In Jolie Ville we have nearly finished a tropical theme park, which is very romantic and beautiful, complete with imported palm trees from the USA. We are attempting to improve the quality of our existing facilities to stay at the forefront of the business. The tourism industry is booming, and this is due in no small part to the economic liberalisation undertaken by the Government, and the efforts of the gracious Minister of Tourism, His Excellency Dr. Mamdouh El Beltagui.

Regarding the golf course, which you are developing to the highest standards, how are you working to attract international tournaments to raise the profile of golf in Egypt?

Mega projects such as the golf course, which is built on 1.2m square meters, the hotel and its surroundings - these are like children. They need to be nurtured and cared for in the early stages, and it is only after a certain amount of time that they will be able to stand on their own feet.

Things are going well, and we are becoming known in the international markets. Our year round average occupancy for the golf course is about one hundred players per day, which is very good. For international competitions, you need sponsorship, and unfortunately I simply do not have time at the moment to solicit sponsorship. Nevertheless, this will definitely happen in the future.

We are seeing a lot of developments in the golf industry here in Egypt, with projects such as the Mirage City & Golf Course in Cairo and the Steigenberger Golf resort in El Gouna. Is this the beginning of a new phenomena in Egypt?
World wide, over US$ 25 billion is spent on the golf industry every year. There are about 60 million golf players, and a similar number of fans. We need to get some of this market for Egypt. We have a good, stable climate, which is an advantage, and there are five or six international quality golf courses in the country now. Golf has a definite part to play in the development of Egyptian tourism.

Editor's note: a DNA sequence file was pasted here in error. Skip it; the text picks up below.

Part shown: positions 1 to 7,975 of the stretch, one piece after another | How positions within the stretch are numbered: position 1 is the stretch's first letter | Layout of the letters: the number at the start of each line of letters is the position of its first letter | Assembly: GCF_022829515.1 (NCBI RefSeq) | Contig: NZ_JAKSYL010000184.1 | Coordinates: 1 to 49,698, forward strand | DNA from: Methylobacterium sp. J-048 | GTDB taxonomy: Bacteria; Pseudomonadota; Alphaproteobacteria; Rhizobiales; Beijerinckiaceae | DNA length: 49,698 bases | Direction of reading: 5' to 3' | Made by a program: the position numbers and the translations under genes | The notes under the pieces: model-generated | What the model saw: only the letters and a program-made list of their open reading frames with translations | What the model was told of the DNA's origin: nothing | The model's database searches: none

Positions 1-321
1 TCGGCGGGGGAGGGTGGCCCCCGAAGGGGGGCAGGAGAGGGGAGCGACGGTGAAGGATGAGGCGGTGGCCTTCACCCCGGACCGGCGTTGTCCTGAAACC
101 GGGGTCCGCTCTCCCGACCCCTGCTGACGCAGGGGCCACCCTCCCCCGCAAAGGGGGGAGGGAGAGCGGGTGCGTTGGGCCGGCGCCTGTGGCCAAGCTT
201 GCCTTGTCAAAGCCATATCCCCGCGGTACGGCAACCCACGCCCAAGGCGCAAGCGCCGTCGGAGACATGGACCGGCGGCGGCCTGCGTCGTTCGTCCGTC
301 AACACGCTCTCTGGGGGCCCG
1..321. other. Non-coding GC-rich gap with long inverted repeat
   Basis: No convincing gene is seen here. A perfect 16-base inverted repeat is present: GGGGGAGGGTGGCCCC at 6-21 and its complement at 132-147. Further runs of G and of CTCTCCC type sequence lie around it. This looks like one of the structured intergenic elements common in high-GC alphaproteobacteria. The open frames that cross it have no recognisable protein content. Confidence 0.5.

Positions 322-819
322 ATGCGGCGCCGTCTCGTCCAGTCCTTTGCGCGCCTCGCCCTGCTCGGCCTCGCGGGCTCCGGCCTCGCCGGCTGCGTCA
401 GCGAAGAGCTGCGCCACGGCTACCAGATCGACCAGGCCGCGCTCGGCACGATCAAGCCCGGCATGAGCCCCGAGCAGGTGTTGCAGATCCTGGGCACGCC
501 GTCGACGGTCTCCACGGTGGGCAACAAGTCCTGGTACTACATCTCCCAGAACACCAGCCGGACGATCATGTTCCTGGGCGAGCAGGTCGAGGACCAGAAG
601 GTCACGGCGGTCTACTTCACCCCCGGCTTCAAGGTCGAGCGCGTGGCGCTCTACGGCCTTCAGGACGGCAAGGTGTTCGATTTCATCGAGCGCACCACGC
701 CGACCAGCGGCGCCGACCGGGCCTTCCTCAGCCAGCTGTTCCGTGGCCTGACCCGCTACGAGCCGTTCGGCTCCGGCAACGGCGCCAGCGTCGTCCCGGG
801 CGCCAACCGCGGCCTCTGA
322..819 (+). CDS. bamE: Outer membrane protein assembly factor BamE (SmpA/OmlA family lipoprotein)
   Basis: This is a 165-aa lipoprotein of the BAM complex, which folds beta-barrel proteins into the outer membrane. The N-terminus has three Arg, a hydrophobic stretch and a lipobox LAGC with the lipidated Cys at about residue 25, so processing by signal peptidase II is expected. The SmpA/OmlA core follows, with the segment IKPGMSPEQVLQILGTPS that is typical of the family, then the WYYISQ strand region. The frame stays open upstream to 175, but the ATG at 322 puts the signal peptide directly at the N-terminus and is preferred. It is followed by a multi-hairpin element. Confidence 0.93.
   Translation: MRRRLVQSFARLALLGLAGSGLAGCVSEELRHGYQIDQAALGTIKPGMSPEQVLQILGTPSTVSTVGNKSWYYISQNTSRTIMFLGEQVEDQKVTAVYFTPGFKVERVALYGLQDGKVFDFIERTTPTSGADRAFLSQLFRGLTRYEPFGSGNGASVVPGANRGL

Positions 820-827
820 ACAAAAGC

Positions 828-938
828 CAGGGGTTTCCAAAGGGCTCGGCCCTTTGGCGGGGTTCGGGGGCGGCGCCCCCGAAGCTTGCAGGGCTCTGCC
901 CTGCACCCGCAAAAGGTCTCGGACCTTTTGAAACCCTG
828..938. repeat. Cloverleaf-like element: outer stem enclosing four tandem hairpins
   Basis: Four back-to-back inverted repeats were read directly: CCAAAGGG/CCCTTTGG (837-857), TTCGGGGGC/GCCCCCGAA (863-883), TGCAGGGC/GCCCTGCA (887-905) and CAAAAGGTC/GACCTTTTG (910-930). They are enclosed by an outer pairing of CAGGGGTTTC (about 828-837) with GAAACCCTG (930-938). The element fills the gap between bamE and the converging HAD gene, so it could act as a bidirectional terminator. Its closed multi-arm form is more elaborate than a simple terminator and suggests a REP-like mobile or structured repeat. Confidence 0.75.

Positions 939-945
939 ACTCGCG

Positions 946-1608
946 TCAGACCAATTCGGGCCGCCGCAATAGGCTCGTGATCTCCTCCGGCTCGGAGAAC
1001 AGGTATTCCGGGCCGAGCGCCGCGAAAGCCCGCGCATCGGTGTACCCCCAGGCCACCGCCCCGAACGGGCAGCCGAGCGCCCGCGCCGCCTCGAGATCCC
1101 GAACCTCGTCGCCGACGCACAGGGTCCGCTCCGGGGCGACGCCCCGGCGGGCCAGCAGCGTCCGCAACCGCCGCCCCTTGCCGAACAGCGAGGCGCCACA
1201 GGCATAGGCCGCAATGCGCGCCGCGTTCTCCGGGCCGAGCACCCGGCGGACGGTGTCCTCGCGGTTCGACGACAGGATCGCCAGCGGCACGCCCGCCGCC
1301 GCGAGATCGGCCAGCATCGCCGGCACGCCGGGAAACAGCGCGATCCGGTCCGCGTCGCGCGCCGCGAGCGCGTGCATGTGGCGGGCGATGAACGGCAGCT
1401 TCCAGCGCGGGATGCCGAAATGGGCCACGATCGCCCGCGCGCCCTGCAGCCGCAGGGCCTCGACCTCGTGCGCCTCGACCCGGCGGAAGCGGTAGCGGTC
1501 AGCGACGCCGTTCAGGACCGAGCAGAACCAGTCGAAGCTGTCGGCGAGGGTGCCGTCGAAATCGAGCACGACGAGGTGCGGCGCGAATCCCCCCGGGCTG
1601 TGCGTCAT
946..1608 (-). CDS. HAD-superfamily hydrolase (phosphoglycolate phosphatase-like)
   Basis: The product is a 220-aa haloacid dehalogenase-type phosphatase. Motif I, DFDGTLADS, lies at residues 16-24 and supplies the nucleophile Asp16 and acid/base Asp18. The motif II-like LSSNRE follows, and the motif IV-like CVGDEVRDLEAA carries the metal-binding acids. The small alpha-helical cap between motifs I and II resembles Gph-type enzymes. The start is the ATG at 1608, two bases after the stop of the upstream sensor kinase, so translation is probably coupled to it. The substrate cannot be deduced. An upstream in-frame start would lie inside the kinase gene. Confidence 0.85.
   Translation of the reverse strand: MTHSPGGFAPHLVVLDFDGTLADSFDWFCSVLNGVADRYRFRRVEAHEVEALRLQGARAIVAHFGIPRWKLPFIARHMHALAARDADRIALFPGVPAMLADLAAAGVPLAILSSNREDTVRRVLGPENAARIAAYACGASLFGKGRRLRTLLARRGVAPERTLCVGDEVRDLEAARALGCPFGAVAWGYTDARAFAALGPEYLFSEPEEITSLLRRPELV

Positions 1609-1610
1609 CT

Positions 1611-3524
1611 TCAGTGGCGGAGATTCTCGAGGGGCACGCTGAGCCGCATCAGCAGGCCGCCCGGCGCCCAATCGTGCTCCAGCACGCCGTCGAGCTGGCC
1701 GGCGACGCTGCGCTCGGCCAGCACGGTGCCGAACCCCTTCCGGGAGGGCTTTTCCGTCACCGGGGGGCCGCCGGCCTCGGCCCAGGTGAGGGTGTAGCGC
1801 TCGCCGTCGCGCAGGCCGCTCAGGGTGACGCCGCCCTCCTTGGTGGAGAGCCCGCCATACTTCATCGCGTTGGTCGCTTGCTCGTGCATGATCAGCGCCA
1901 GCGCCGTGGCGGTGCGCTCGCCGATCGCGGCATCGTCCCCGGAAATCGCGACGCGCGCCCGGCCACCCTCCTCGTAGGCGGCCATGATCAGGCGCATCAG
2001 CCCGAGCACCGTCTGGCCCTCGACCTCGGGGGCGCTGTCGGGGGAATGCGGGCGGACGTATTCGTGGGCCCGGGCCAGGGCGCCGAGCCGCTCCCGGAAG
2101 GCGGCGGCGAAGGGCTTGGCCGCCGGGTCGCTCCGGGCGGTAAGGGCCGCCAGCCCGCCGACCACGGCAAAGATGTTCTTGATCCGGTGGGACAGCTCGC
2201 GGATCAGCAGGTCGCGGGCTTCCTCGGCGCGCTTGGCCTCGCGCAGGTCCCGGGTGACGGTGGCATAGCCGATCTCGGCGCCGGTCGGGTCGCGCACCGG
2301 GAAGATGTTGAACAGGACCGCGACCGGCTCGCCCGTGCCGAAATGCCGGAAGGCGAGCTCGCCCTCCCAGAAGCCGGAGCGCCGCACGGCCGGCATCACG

One of the main sources of revenue for resorts such as Jolie Ville is the conference market. How are you building this side of the business?

There have been many very important conferences held in Egypt recently, and numerous historical conferences have already been held in the Jolie Ville conference hall at Sharm El Sheikh. In this respect, we are confident that we have the facilities to host many more high-level, international events and conferences.

Last year you mentioned that you were considering a project in the Moses Springs area. Is this still under consideration?

Time considerations are always an issue, and we simply have too much business at the moment. I am trying to retire at the moment, and leave things to the new generation!

When we met with the Minister of Tourism, he mentioned the importance of infrastructure - airports, roads, sewage, and of course, water. What are the major areas of infrastructure which still need to be developed?